Tuesday, 30 December 2008
Thursday, 18 December 2008
Wednesday, 17 December 2008
If there any other students of related subjects also wish to voluteer (& gain valuable archaeological post-excavation experience in the process!) - particularly to help finish digitising plans - please contact me
Wednesday, 19 November 2008
For Dark Age enthusiasts, I've posted pics of the rather enigmatic grass-tempered pot - is it 'Saxon'? Is it 'British'? Does it have any ethnic sugnificance at all? What is its economic role? What is its date? These questions have puzzled students of the 'Dark Ages' for some time now, so I'd like to hear from anyone doing reserach in this field.
This particular sherd looks very similar to the one sherd from 'British' sites that I've been able to come in close contact with in my search for comaprisons (from Cad Cong, pinned to the the wall of Bristol Museum). The Crickley e.g. has mica-rich fabric, and was not found within the 'lower-status' settlement. I'm wondering if this fabric was seen as elite?
Other sherds are (according to Alan V) of macroscopically different fabric to the sherds from 'Anglo-Saxon' sites, though thier globular form is perhaps more 'barbaric' that RB forms. This pot (there were at least 2 of this type) has a leathery surface - quite tactile, in fact!
So, how does this compare with GT from AS sites? I've only really been able to access later wares from the region, which were much harder fired and often sandy, though I'd be interested to hear about earlier local finds.
Tuesday, 18 November 2008
(There's a link to the CHR blog in the blog list to the bottom right of this page)
If you're doing a BA in archaeology, perhaps this could count towards your archaeological experience instead of field work?? Also, if anyone is a whiz with ACad, and fancies doing some digital reconstruction drawings, let me know!
Friday, 31 October 2008
Nothing much to report - still working on the finds database. However, the discovery of a piece of daub from one of the western settlement enclosure fence postholes leads me to question the finish of this palisade. This had clearly been wrapped around wattle, and was unusually made of the same ceramic fabric as the P4 phase A pottery found across the site. I shall re-examine any daub from the fill of other fence postholes in due time, but has anyone come across anything similar on a contemporaneous site?
Tuesday, 30 September 2008
Here's what I've found out so far (please let me know of any errors!):
The site report for the Roman Tilery site at St. Oswald’s Priory, Gloucester (Heighway and Parker 1982: 25-77), indicates the presence of local wheel-made BBI pottery in hard, sandy fabric from sub-Roman levels (ibid. 46). Further examples of later local BBI were sought. Local production of Roman pottery has been noted with increasing frequency at the end of the Roman state in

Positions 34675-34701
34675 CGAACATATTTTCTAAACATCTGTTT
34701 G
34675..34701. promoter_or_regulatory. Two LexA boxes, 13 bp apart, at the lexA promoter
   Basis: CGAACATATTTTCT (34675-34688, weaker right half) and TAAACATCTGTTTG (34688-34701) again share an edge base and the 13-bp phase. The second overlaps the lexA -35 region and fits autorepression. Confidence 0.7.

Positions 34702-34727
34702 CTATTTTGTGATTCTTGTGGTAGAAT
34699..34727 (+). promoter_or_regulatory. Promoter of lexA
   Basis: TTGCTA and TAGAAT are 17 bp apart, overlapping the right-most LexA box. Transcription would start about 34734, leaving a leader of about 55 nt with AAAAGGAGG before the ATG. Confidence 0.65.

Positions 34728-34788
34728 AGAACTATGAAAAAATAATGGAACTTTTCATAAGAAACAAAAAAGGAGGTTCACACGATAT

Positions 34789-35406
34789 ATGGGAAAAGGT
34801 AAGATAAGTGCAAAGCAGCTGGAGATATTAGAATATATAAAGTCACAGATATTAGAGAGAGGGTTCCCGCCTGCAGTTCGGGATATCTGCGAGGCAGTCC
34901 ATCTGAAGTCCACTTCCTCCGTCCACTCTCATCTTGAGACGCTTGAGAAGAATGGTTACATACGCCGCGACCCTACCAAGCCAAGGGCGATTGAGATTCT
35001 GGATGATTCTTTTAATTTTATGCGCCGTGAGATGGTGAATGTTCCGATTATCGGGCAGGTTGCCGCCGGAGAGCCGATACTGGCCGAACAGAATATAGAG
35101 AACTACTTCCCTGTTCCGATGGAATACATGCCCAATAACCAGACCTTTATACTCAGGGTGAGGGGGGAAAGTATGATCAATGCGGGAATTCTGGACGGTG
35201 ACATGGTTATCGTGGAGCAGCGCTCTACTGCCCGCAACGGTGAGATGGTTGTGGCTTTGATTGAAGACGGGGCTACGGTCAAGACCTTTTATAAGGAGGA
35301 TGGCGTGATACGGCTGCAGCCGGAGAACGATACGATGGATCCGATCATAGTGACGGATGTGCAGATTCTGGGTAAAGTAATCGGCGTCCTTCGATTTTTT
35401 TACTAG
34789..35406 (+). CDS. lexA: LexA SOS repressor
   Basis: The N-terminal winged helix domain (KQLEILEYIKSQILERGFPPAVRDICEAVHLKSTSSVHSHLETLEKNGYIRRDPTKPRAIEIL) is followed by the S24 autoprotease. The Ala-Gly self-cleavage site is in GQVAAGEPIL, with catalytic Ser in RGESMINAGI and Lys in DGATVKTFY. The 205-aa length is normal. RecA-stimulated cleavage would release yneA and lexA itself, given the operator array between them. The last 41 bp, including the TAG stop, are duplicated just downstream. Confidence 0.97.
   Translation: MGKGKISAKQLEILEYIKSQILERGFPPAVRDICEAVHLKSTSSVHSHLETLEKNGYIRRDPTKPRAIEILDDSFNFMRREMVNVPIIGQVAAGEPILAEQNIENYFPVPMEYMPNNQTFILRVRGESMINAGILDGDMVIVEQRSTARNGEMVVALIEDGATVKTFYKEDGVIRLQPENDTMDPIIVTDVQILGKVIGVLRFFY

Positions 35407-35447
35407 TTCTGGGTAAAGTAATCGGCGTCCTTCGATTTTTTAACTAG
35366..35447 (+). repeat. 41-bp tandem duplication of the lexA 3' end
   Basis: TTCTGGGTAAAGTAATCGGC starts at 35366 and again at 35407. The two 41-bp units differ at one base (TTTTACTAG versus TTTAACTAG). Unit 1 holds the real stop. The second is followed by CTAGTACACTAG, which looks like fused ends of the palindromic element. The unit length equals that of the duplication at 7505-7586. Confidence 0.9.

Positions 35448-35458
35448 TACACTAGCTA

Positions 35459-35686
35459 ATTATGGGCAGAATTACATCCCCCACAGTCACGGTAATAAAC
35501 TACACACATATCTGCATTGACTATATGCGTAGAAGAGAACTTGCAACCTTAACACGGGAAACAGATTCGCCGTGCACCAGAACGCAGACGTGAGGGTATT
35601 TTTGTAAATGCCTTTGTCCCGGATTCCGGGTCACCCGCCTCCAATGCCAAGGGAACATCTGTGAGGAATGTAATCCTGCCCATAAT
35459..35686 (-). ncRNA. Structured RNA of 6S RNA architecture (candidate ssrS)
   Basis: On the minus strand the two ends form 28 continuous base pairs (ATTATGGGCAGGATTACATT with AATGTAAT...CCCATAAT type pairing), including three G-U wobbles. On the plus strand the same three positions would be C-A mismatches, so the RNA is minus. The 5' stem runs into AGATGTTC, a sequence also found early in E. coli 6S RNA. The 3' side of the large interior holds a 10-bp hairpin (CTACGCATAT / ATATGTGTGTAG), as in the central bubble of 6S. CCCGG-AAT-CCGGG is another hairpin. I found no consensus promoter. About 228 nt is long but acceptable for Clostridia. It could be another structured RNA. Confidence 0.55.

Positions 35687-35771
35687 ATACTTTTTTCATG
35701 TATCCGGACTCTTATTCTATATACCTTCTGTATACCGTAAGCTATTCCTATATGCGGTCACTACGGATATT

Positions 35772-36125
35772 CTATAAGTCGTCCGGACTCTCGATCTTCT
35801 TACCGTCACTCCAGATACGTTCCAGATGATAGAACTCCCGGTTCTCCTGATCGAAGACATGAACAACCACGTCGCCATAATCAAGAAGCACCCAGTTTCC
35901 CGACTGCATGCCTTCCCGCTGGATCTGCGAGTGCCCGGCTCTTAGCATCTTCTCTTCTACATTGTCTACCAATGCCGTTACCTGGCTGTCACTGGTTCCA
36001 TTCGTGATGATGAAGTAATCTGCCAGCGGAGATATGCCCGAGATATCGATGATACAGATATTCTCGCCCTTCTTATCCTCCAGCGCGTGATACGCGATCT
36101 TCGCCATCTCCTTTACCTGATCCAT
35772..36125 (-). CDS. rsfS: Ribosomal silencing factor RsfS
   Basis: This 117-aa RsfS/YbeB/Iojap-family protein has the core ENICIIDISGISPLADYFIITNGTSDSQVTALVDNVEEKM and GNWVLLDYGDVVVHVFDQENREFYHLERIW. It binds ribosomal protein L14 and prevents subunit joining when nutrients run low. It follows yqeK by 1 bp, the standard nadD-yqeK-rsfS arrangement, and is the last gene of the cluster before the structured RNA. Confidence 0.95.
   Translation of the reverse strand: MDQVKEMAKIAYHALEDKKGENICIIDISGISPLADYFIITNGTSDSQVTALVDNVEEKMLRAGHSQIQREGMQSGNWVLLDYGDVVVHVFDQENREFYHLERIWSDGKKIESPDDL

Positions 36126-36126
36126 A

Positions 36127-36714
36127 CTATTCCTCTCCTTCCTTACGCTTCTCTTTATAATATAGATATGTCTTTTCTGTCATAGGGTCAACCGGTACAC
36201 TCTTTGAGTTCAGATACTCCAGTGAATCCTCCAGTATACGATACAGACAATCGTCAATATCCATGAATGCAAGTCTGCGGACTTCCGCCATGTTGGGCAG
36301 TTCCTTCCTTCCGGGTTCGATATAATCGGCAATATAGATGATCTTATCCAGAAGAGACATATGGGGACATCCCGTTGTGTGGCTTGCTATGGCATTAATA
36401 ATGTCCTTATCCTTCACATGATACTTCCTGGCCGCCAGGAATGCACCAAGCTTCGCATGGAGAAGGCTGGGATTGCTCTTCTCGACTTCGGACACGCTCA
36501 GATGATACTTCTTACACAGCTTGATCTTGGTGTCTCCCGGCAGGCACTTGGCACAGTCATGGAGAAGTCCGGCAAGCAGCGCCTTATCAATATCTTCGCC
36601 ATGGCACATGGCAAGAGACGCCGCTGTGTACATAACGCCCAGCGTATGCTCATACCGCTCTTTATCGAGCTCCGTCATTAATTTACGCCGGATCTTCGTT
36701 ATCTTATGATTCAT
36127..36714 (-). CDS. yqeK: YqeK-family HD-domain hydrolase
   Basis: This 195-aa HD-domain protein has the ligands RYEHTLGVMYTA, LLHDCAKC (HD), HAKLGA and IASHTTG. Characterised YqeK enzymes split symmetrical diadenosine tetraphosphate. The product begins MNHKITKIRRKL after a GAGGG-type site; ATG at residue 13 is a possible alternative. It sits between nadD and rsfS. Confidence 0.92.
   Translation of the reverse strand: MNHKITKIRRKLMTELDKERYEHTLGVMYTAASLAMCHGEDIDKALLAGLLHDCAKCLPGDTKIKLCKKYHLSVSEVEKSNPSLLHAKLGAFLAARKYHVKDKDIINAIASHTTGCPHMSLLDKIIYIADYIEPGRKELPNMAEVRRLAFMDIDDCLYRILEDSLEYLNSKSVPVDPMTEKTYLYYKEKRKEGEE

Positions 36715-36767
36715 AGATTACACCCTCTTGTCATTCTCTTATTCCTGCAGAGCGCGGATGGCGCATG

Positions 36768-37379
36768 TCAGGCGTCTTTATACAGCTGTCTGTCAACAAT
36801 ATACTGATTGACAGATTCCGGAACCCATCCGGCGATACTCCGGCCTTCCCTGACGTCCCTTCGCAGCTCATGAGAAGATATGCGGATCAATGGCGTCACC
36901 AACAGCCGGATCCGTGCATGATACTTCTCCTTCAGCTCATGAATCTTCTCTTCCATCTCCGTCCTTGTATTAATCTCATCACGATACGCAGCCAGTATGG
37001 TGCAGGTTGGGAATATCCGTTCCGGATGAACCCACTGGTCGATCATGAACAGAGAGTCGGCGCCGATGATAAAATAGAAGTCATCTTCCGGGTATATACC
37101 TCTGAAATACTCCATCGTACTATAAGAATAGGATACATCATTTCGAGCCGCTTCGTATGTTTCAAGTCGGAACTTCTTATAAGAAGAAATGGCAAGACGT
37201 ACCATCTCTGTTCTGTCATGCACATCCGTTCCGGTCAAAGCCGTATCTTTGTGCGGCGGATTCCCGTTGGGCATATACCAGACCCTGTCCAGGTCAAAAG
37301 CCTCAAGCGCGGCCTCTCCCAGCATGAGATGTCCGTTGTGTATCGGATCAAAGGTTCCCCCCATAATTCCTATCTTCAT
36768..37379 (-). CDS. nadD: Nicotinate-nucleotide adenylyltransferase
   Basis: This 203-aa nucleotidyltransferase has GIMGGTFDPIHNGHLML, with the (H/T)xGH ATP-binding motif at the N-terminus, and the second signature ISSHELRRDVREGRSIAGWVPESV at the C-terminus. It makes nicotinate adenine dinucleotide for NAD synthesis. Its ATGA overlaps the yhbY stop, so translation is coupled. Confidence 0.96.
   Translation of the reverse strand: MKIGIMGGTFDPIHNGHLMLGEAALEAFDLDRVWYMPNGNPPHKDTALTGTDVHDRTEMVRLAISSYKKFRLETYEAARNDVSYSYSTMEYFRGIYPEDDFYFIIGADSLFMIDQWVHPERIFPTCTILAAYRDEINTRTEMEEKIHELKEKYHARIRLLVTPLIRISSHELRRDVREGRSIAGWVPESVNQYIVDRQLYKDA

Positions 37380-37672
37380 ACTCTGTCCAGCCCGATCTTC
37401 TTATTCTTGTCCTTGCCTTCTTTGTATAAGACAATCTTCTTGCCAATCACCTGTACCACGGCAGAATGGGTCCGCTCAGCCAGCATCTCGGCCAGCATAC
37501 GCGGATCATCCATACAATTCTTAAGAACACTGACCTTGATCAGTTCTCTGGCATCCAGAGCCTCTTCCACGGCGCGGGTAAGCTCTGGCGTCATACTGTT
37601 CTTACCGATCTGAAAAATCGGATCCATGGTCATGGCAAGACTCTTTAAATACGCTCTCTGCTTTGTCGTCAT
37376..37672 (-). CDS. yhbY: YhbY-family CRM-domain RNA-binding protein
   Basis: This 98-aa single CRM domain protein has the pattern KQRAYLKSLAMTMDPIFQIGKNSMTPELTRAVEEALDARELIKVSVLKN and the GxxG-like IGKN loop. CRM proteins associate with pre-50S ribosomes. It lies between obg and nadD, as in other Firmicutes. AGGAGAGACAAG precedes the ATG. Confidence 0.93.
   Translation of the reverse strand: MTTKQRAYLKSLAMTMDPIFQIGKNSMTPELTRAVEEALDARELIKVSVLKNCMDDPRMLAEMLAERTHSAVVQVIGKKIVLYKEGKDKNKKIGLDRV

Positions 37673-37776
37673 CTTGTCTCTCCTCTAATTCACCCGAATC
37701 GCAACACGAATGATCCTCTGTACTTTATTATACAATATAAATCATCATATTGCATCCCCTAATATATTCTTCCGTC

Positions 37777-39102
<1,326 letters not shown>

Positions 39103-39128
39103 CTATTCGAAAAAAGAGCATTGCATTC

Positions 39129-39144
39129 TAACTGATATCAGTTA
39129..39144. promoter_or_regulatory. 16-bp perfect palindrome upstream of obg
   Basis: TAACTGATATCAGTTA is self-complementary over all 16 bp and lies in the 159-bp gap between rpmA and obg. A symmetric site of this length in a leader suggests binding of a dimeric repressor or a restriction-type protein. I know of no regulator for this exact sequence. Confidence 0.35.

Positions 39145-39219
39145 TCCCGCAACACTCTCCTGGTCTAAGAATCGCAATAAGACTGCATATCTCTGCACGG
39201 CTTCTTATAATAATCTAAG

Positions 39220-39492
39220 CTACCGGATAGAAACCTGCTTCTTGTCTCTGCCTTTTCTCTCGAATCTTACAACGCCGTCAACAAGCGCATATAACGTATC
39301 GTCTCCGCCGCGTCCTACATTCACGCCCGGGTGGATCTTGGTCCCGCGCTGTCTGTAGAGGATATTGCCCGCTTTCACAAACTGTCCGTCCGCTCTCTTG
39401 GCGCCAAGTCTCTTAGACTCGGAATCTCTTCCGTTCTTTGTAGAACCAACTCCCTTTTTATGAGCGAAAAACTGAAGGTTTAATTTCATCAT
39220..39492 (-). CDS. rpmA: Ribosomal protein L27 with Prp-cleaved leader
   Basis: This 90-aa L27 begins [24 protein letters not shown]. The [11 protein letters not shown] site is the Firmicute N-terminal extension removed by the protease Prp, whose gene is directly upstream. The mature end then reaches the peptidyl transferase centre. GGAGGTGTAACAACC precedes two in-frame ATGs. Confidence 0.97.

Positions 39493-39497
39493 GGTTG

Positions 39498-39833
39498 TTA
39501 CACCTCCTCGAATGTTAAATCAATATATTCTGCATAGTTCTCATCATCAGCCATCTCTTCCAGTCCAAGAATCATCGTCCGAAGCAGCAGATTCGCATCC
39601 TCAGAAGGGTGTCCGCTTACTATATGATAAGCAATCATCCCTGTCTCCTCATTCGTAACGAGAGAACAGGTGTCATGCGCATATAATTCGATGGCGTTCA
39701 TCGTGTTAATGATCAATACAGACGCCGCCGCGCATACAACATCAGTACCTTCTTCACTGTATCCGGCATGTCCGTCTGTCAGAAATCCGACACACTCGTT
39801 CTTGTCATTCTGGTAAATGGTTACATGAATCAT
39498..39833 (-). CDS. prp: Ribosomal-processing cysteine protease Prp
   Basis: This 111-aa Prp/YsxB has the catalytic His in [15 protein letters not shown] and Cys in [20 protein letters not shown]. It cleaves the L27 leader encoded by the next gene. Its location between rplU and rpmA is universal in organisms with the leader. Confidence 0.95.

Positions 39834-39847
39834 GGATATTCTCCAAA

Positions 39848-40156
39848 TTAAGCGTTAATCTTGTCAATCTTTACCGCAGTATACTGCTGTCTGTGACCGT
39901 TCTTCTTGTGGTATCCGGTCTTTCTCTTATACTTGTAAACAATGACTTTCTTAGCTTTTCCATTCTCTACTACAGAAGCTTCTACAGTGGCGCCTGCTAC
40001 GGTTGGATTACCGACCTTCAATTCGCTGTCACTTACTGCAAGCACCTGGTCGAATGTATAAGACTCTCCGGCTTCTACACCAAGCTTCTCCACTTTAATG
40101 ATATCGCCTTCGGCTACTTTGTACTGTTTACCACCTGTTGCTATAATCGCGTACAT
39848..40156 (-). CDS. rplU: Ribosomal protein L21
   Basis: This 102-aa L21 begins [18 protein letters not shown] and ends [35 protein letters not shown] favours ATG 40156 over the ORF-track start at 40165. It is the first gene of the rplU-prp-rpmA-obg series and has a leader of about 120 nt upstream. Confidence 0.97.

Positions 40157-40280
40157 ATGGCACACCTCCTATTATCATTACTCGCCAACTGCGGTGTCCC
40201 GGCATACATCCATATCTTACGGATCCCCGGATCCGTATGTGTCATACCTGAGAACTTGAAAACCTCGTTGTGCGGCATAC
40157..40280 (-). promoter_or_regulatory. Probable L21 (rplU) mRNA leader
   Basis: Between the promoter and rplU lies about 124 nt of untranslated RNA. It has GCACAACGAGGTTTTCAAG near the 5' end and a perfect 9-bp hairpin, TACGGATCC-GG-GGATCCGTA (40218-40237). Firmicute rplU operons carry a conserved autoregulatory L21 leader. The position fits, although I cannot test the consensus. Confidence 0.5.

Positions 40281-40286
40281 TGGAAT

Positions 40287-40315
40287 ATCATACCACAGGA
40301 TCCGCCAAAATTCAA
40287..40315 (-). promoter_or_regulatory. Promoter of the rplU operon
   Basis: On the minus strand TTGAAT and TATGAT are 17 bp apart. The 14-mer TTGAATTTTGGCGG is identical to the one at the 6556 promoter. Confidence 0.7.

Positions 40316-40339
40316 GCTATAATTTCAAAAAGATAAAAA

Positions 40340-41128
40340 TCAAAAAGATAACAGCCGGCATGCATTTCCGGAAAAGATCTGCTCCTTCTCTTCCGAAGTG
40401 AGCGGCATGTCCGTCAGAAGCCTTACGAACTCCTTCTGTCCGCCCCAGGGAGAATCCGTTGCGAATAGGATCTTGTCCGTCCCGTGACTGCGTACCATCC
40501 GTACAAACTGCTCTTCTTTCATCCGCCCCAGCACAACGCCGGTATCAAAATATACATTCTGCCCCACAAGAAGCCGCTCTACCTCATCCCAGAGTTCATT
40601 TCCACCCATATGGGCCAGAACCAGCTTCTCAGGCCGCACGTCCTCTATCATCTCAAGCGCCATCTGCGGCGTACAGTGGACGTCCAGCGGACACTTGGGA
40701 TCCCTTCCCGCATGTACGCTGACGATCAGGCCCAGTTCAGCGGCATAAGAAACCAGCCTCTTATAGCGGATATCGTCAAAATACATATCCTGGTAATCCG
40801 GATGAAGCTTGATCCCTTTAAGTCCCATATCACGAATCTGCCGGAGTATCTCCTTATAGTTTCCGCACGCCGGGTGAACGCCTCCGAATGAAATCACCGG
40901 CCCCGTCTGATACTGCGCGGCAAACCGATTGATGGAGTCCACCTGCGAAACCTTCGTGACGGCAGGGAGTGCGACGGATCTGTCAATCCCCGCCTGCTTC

Various centres have produced examples of BBI in local Grey Ware fabric, including the Thames Estuary region and a separate fabric noted in the South of Britain (Tyres 1996: 182). Distribution of BBI had reached the South, West, and lower
It has been established that the Oxford Ware industry had developed a tradition of imitation BBI (Young 1977: 205) to include the ‘dog-bowl’ form similar to that from Crickley. Later versions included the type R53, which bears a similarity to the form of the Crickley bowl, and has been dated to AD 240-400+ (ibid. 221, fig. 82). However, the Crickley example bears traces of a second beading on the rim, of which the most comparable example is from Birdoswold, dated to c. AD 350-400 (Gillam 1968: 71, no. 321), although this form is deeper. This latter form gained popularity during the later Roman period, with all kiln finds extant from the end of the 4th century or later, with local production possibly limited to the end of the Roman period (Young 1977: 206). Kiln sites include Cowley, St. Luke’s Road, Allen’s Pit, Nuffield Orthopaedic Centre, Churchill and Foxcombe Hill, Dorchester and Garsington, Sandford and Shakenoak, Oxfordshire, the latter datable to c. AD350-420 and AD350-400 (ibid. 247, 248, 252, 352).
Further examples of BBI from late 4th – early 5th century levels are not unknown, the most notable examples being located at Poundbury,
[i] Pers. comm. Phil Greatorix,
[ii] Pers. comm. Alan Vince; J. Timby (1986: 63). Non-local grey coarse ware, wheel made micaceous. C3 introduction into
[iii] Pers. comm. Ron Firman.
Wednesday, 10 September 2008
Considering the inclusion of occasional local grey ware sherds within the fabric of the mound, perhaps from the (re)construction of the buildings in the rampart settlement during phase 2 of period 4 - constructed as 'scoops' within the ground surface - provided material for the mound? This would place the monument within the post-Roman period. There are few other finds, although this might be expected given the general 'poverty' of the site?
Tuesday, 9 September 2008
Thursday, 14 August 2008
In the initial (MA) report, a number of pieces of semi-circular copper-alloy binding were listed as cup mounts, although are perhaps as likely to be Roman period shield bindings, or even from military helmets, i.e. trim from neck-guards and cheek-pieces, dating to the 1st century AD (notwithstanding comparable e.g.s from post-Roman sites in the west).
This has implications for the dating of the buildings in which fragments were found in the rampart settlement, and for the significance of military equipment in ritual deposition (considering the presence of fragments in the Long Mound)